This element may be obvious to most, but it is the single most important aspect to ensuring your parts and project are handled properly from quote to delivery – Certifications. The ISO certification in particular ensures that your team as well as your project will be handled with honesty, integrity and precision. Any contract manufacturing company you work with should have the proper certifications and checks in place, which ensures your protection as a customer.

Positive Track Record

Past and current customer reviews and testimonials can tell you a lot about a company. If a company you’re researching for your contract manufacturing job has pages of negative reviews on websites like Yelp or Better Business Bureau, than you might want to think twice before digging deeper into “why” and signing a contract.

5 Drawbacks to Avoid When Outsourcing Your Contract Machining

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Outsourcing your parts manufacturing to a company within the United States can provide you with more opportunity to get the quality parts you need without having to invest in more products machinery or employees and without breaking the budget. Like any time you utilize an outside source for business, there are things you should be aware of to avoid falling victim to scammers or poor quality service and parts. Here are five areas to be aware of when outsourcing your contract manufacturing.

Skipping Your Research

In order to ensure that you choose a company that is qualified for your company and project, you should go through the process of properly vetting them or qualifying the manufacturing company first.

Here’s an easy checklist to use when qualifying a contract manufacturing company. Download it free here.

Look into their certifications – are they ISO Certified? Glance at their online reviews either on Better Business Bureau or on their own website to get a feel for type of experiences people have had with them. Use this information to research and compare different companies.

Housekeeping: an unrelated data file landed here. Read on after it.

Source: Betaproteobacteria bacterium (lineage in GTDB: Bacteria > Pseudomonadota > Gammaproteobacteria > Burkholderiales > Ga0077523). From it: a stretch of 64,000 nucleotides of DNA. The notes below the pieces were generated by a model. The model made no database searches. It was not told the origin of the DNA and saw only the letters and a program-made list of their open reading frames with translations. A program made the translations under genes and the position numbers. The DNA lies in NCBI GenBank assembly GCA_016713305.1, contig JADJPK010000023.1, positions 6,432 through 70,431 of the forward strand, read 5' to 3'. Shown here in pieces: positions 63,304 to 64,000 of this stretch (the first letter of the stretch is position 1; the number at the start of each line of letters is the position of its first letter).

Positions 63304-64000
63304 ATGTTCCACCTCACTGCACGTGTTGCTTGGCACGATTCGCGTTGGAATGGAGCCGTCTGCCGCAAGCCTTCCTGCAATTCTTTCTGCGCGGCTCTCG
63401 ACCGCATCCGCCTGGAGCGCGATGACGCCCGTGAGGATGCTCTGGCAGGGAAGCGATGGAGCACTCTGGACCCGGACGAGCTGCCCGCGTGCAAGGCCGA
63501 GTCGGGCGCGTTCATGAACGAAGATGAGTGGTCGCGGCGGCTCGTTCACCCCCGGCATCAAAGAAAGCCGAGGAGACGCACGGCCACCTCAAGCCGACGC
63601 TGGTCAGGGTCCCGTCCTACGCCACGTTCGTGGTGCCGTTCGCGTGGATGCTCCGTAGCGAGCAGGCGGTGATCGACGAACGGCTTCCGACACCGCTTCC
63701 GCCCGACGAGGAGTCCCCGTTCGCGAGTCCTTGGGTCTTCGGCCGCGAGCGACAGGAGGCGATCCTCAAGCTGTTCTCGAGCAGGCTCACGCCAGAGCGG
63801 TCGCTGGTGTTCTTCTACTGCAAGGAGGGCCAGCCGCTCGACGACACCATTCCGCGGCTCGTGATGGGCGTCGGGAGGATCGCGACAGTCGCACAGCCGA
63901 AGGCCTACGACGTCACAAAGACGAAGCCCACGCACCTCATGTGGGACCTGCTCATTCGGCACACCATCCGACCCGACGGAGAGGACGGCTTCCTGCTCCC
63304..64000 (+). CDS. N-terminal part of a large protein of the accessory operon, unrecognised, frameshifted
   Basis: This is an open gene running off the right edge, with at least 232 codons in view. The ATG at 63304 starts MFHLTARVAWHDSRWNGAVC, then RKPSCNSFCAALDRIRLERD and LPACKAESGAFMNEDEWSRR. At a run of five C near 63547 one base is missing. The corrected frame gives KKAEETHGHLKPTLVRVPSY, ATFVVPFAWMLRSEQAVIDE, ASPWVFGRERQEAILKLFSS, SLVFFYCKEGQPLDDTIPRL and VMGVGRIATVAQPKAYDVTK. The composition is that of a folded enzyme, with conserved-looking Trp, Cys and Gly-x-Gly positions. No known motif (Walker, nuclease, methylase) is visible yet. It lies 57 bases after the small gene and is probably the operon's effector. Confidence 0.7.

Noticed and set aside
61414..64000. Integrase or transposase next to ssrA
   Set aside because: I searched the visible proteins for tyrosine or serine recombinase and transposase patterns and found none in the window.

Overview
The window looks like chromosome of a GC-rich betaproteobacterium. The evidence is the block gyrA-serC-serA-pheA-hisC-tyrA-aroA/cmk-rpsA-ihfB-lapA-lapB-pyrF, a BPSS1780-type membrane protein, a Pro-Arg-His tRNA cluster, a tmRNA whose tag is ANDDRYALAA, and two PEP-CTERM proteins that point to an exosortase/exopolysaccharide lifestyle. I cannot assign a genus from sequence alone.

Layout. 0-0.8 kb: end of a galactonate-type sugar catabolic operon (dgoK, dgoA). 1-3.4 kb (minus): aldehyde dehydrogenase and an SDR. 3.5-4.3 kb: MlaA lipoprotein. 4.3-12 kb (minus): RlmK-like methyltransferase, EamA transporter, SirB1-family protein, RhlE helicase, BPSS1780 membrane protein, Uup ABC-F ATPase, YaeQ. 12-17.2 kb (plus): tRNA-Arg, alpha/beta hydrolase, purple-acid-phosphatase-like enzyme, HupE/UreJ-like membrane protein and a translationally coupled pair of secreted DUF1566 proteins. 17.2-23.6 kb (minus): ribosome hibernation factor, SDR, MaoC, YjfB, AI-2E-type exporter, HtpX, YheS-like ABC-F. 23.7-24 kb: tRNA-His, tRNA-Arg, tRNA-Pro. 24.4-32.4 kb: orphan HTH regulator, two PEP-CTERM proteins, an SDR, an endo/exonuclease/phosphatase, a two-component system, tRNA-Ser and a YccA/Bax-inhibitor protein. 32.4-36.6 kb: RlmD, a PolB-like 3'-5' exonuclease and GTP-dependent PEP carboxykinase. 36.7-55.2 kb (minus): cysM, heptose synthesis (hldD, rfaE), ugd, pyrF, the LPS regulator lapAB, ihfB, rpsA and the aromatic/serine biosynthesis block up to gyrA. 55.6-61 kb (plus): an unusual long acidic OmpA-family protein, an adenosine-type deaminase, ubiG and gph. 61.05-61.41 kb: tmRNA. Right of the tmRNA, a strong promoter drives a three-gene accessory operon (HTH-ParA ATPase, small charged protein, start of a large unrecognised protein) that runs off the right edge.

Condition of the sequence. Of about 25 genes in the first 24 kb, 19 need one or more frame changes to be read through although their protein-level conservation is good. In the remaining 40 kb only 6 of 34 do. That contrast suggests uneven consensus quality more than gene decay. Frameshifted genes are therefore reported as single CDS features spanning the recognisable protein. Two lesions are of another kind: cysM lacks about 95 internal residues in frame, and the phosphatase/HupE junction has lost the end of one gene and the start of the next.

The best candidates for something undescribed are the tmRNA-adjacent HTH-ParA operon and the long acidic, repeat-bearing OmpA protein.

Sacrificing Quality for Budget

Every business wants to save a penny where they can, but when it comes at the expense of quality, you’ll end up getting the short end of the stick. There are ways that you can save, such as switching out the material you machine with to more cost-effective materials, and this is a great way to increase your ROI. However, what you want to be very cautious of is any company that promises top-notch quality on a shoestring budget. The overall quality may end up being poor, they might not provide you with the communication and customer service you deserve, or, even worse, you may end up getting a surprise bill at the end of the run.

Unclear Timelines & Communication

Whether you only need a one-time part or you need to schedule recurring manufacturing over the course of a year, it’s important to clearly communicate every timeline and deadline you’ll be needing your parts by. A common and costly mistake in manufacturing is not being completely up front and vocal about when companies need their products by. Headaches and failed deadlines can cost you even more time, money and resources.

Not Utilizing Machinists for Recommendations

Contract machinists are more than just a vehicle to carry out your project, but they are experts of the manufacturing process and can be utilized as a great source of information on how to best manufacture your parts and components. Whether it be what materials to use, how to machine to reduce run time, or figuring out what the best design would be for the part, contract machinists should be used as an expert resource for you. Not utilizing them to their fullest ability can be the difference between money in your pocket or more money thrown into the manufacturing process.

Not Regulating Compliance Standards

Many industries like the medical field and food industry have strict guidelines and standards that need to be met. If you are getting a part manufactured within a field with high standards such as these, it’s crucial that you make sure that those are being met within the design and manufacturing process.

As the owner of the design, you need to be responsible for the regulating and managing your product to ensure it aligns with your industry standards, reimburse your contract manufacturing company to do it or hire an additional outside source to do so.

These five areas have caused a lot of companies more time, resources and stress, but can be easily avoided if you are prepared and know what to look for. If you have any other problems you’re facing with your manufacturing needs, feel free to get in touch with us. We’d be happy to help you figure out the best and most cost-effective way to manufacturing your parts.